New York, NY
November 21-December 10
This story was featured in the November 2013 issue of Southwest Art magazine. Get the Southwest Art November 2013 print issue or digital download now–then subscribe to Southwest Art and never miss another story!
Avid fans of Casey Baugh’s paintings are in for some surprises when they attend the opening of his new show at Arcadia Contemporary on November 21 from 6 to 8 p.m. “The works that Casey is creating for this exhibition will not be like anything collectors have seen from him before,” says gallery director Steve Diamant. “Gone are the dreamy, romantic women in color-field environments.”
In their place are some 16 oils and 8 to 10 charcoal drawings that, according to Baugh himself, aim to “represent metaphorically the dynamic relationship between today’s society and all the technology and social media that surround us.” By way of example, he cites ENGULFED, a canvas featuring a sleepy-looking young woman attempting to emerge from a sea of tangled black wires. “We all know that overwhelming feeling of waking up and there’s the phone and the computer and 15 emails to answer.”
Not everything in the show, however, casts the modern electronic age in a pessimistic light. Another painting, GLOW, shows a woman peacefully resting in a fetal position in a birdlike nest of wires, her hands grasping a bulb that illuminates her face with a golden glow. The message here, says Baugh, is that “even though we are surrounded by all this technology, if we hold true to our roots and convictions, there is still hope for us.”
Despite this dramatic departure, one strong link remains to past works by the 20-something, Brooklyn-based artist, a disciple of master realist Richard Schmid: They depict gorgeous women, rendered with an enthralling sense of presence in a style Baugh sums up as “narrative impressionistic realism.” He explains, “People are more open to stories through beauty. But, for me, it’s not all about the beauty. I like a painting that challenges you.”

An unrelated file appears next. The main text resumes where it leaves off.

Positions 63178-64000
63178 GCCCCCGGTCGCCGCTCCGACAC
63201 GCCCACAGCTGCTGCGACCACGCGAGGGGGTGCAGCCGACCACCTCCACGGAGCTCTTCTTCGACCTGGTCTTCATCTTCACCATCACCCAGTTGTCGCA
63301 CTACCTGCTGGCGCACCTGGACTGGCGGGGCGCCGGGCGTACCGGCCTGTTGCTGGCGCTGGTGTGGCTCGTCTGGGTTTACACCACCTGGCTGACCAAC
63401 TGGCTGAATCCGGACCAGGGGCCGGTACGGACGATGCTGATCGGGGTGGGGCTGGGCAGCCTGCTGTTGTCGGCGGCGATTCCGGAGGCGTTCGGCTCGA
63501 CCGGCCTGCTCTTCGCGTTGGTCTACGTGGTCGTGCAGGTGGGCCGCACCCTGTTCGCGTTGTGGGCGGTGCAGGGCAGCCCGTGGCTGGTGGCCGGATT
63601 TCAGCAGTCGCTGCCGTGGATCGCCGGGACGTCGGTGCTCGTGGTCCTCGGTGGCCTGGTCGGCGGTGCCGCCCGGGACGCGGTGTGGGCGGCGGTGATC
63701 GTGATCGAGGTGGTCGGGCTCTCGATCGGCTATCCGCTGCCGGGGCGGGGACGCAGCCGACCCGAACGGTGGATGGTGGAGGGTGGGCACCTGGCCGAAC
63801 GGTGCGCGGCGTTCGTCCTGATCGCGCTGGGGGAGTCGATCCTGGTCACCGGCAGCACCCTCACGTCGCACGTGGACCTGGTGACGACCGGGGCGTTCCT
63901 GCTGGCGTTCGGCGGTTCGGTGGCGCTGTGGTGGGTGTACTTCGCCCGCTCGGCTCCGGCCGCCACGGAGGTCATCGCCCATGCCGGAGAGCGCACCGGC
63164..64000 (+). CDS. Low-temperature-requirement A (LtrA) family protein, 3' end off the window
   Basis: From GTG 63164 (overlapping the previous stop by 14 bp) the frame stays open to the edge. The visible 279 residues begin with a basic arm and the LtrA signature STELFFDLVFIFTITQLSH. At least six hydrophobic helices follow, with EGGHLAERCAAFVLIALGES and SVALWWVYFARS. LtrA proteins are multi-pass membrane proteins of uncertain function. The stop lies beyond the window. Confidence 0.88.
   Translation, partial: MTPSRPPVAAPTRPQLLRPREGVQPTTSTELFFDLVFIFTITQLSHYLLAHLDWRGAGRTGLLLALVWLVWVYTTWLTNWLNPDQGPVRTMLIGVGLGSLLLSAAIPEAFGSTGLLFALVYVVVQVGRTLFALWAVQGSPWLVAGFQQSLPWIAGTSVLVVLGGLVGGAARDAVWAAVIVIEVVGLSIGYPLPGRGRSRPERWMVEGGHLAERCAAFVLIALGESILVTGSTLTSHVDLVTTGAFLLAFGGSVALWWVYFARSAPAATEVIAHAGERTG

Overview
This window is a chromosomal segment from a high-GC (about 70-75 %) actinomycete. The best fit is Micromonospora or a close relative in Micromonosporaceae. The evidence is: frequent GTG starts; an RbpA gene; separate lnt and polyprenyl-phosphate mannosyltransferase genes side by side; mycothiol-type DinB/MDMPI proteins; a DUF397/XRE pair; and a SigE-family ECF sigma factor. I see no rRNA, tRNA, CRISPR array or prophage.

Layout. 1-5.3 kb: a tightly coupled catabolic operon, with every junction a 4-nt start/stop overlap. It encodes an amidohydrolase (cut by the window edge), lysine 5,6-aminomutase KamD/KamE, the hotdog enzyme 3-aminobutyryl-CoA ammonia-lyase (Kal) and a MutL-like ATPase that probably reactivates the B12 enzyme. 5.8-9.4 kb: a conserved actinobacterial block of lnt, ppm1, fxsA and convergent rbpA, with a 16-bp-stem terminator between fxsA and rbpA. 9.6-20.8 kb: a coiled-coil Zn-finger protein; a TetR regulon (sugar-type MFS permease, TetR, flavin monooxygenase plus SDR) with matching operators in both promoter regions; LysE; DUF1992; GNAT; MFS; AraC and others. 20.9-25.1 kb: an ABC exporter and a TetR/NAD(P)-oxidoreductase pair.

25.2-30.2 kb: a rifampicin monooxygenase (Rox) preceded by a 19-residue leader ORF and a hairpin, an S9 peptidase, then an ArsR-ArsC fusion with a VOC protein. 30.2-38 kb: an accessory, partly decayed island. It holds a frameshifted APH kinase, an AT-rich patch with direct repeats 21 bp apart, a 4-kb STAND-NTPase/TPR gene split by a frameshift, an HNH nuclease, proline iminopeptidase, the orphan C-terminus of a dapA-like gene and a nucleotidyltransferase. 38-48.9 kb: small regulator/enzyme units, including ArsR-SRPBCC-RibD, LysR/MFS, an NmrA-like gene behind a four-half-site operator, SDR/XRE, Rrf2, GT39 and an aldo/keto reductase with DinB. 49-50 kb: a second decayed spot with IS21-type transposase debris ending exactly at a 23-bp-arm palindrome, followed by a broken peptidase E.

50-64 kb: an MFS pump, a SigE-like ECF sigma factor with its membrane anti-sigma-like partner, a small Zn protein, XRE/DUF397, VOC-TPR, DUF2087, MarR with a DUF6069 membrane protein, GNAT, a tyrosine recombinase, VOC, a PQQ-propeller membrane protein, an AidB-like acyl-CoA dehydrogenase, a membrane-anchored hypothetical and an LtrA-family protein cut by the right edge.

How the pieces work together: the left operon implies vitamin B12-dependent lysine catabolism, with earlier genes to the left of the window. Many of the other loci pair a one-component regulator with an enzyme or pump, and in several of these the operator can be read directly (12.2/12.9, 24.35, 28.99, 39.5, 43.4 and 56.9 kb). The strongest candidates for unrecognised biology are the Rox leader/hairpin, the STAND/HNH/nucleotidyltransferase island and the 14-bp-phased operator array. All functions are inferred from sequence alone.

The particular challenges presented by this new show trace back to an early interest that, for many years, competed for Baugh’s attention with his largely self-taught talent for art. “My first passion, the thing I wanted to do most, was to be an electrical engineer,” he says. “But I had the impression I had to put all that aside for painting. Now, by painting and making a few statements about the world we live in today, I’m going back to those roots and combining my two passions.”
Regardless of the subject, Baugh follows a meticulous process to create each ravishing image. First, he brainstorms ideas through thumbnail sketches. Next, he works them up to more polished, storyboard-style compositions. After casting models who will help him realize his vision, he builds his own sets, hires wardrobe, hair, and makeup artists, and then paints color studies and takes reference photos “to grab all of the little impressions it’s impossible to capture in a long pose.” At last, he pulls all his reference materials together to execute a few “practice paintings,” followed by the final canvas.
All those efforts, plus the ever-growing demand for Baugh’s works, lead to prices that will be in the $8,000 to $30,000 range for the oils, depending on size and complexity. Diamant expects them to go quickly, adding, “Most of Casey’s past exhibitions have sold out.” —Norman Kolpas
Featured in the November 2013 issue of Southwest Art magazine–click below to purchase:
Southwest Art November 2013 print issue or digital download
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